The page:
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Mol Biol Rep. 2014 Feb;41(2):665-70. doi: 10.1007/s11033-013-2904-9. Epub 2014 Jan 5.

Degenerative myelopathy in German Shepherd Dog: comparison of two molecular assays for the identification of the SOD1:c.118G>A mutation.

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1
Department of Veterinary Sciences, University of Turin, via Leonardo da Vinci, 44, 10095, Grugliasco, Italy.

Abstract

Degenerative myelopathy (DM) is a late-onset, slowly progressive degeneration of spinal cord white matter which is reported primarily in large breed dogs. The missense mutation SOD1:c.118G>A is associated with this pathology in several dog breeds, including the German Shepherd Dog (GSD). The aims of the present study were to develop a tool for the rapid screening of the SOD1 mutation site in dogs and to evaluate the association of the polymorphism with DM in the German Shepherd breed. Two different techniques were compared: a minisequencing test and a real-time pcr allelic discrimination assay. Both approaches resulted effective and efficient. A sample of 47 dogs were examined. Ten subjects presented the symptoms of the illness; for one of them the diagnosis was confirmed by postmortem investigations and it resulted to be an A/A homozygote. In another clinically suspected dog, heterozygote A/G, the histopathological examination of the medulla showed moderate axon and myelin degenerative changes. GSD shows a frequency of the mutant allele equal to 0.17, quite high being a high-risk allele. Because canine DM has a late onset in adulthood and homozygous mutant dogs are likely as fertile as other genotypes, the natural selection is mild and the mutant allele may reach high frequencies. A diagnostic test, easy to implement, may contribute to control the gene diffusion in populations. The SOD1:c.118G>A mutation could be a useful marker for breeding strategies intending to reduce the incidence of DM.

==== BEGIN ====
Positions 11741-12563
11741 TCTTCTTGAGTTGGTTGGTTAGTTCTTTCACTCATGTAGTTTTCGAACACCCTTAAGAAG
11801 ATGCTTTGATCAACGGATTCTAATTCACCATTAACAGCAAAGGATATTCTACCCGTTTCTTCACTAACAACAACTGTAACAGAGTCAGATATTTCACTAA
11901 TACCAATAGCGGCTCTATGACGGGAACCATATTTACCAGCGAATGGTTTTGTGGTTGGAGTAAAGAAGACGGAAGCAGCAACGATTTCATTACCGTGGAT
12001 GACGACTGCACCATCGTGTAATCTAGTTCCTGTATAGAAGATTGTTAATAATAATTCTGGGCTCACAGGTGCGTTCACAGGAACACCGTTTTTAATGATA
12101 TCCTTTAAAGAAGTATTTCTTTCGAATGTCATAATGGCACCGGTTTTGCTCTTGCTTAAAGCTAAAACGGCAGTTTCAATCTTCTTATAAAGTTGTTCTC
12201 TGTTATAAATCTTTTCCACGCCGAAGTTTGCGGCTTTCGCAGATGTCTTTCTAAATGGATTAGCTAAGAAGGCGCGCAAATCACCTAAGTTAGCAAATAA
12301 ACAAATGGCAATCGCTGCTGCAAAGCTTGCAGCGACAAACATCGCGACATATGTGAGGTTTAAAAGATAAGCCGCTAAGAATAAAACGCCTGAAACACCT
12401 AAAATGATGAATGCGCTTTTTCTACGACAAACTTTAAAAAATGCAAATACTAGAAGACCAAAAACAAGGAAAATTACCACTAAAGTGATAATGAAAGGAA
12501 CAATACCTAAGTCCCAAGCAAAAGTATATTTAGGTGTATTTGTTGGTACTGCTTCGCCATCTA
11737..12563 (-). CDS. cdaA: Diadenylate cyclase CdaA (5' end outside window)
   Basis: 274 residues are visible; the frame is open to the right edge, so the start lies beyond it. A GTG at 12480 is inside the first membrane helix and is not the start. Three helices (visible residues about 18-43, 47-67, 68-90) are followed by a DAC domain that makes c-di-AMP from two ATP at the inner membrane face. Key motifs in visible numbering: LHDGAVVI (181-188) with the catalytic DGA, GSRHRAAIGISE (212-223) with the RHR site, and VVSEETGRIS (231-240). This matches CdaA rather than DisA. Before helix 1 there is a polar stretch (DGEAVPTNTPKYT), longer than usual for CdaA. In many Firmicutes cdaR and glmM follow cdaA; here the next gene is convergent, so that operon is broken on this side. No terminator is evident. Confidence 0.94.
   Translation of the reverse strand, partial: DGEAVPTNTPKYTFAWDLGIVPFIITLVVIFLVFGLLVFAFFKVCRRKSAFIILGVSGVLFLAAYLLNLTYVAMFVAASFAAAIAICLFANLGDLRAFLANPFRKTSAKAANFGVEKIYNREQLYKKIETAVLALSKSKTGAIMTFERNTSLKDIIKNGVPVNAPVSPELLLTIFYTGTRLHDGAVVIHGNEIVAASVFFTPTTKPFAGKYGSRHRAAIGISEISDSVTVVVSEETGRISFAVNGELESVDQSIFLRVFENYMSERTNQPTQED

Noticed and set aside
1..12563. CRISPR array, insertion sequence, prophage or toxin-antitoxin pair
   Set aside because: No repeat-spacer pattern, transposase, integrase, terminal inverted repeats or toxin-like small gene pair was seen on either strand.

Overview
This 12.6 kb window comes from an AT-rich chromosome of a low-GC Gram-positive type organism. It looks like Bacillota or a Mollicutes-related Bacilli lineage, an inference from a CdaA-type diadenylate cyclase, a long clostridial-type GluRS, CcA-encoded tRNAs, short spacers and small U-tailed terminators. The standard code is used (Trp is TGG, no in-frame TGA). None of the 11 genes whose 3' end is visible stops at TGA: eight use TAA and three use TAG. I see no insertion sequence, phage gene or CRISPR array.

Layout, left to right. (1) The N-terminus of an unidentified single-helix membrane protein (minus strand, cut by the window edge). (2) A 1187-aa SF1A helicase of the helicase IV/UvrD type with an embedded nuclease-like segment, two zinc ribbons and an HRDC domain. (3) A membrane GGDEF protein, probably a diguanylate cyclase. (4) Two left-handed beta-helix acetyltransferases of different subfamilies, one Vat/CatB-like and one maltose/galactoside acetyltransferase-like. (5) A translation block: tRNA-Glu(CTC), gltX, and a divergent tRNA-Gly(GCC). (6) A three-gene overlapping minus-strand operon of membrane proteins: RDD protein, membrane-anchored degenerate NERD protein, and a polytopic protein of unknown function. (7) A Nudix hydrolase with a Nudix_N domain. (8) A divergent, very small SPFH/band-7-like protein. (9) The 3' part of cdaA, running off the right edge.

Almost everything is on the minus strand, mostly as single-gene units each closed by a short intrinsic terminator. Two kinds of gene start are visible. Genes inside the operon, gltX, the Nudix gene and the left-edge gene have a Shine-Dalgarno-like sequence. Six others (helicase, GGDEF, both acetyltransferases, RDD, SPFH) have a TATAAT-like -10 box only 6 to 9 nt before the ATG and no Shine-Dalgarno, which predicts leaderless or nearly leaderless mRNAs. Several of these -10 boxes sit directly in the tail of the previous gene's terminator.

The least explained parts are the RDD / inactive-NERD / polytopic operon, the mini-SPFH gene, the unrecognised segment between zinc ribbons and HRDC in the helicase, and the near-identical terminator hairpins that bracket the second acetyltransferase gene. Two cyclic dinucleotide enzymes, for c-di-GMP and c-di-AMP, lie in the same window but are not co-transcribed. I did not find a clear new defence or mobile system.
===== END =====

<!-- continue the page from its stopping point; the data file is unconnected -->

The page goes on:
PMID:
24390315
DOI:
10.1007/s11033-013-2904-9
[Indexed for MEDLINE]
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